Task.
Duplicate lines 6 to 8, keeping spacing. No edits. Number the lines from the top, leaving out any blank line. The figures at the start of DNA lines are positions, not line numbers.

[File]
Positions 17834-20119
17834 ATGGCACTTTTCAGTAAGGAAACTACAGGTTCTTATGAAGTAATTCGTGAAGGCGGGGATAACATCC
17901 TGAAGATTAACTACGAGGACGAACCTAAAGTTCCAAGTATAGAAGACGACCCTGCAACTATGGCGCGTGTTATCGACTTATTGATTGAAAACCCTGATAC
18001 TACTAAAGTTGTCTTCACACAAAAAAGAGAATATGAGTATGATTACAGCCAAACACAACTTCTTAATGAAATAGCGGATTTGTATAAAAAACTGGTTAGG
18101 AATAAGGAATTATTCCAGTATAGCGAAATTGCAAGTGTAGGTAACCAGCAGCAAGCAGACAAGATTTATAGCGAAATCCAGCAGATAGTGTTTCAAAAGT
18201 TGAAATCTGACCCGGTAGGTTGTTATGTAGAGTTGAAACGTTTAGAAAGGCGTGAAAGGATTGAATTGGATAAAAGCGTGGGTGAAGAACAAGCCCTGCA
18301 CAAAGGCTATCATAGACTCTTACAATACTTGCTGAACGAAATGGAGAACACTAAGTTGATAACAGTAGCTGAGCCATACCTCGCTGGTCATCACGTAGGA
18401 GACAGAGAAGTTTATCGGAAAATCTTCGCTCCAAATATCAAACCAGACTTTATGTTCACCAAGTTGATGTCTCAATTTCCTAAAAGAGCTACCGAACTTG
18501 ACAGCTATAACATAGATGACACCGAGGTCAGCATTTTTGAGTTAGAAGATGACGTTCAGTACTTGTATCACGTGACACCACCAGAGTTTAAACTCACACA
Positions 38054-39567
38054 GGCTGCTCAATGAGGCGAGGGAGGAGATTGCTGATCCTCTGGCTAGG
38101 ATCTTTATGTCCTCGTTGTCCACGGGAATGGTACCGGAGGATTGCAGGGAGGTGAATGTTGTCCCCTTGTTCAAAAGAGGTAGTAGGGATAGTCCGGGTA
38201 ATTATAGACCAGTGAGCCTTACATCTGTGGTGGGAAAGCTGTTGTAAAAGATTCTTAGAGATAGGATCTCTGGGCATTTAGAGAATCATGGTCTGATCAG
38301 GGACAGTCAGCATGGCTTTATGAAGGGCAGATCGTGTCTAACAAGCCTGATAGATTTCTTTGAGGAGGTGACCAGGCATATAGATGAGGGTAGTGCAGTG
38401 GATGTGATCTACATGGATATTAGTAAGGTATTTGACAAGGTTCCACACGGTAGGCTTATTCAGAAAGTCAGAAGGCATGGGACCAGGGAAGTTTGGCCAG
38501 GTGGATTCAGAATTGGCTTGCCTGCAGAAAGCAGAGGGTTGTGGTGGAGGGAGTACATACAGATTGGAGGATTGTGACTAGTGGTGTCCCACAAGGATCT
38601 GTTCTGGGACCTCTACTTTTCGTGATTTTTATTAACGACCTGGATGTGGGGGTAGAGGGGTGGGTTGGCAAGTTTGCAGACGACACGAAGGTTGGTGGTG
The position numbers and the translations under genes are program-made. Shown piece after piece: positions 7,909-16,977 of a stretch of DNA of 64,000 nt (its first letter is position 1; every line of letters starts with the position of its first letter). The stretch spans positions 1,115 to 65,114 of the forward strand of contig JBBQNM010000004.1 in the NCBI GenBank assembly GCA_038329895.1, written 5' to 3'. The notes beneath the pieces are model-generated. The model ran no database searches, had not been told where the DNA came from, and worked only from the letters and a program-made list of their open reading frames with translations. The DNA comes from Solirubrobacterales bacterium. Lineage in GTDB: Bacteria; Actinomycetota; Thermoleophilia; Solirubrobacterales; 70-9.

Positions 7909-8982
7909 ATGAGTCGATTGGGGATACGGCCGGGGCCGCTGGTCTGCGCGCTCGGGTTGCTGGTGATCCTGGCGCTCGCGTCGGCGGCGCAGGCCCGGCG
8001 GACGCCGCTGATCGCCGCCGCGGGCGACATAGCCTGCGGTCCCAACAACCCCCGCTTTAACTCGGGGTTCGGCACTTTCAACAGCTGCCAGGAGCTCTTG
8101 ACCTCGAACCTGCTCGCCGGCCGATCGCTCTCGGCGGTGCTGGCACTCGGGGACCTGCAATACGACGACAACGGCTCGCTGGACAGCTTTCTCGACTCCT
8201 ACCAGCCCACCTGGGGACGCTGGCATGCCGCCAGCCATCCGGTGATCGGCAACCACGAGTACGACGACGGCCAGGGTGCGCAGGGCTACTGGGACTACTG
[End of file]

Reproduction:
18201 TGAAATCTGACCCGGTAGGTTGTTATGTAGAGTTGAAACGTTTAGAAAGGCGTGAAAGGATTGAATTGGATAAAAGCGTGGGTGAAGAACAAGCCCTGCA
18301 CAAAGGCTATCATAGACTCTTACAATACTTGCTGAACGAAATGGAGAACACTAAGTTGATAACAGTAGCTGAGCCATACCTCGCTGGTCATCACGTAGGA
18401 GACAGAGAAGTTTATCGGAAAATCTTCGCTCCAAATATCAAACCAGACTTTATGTTCACCAAGTTGATGTCTCAATTTCCTAAAAGAGCTACCGAACTTG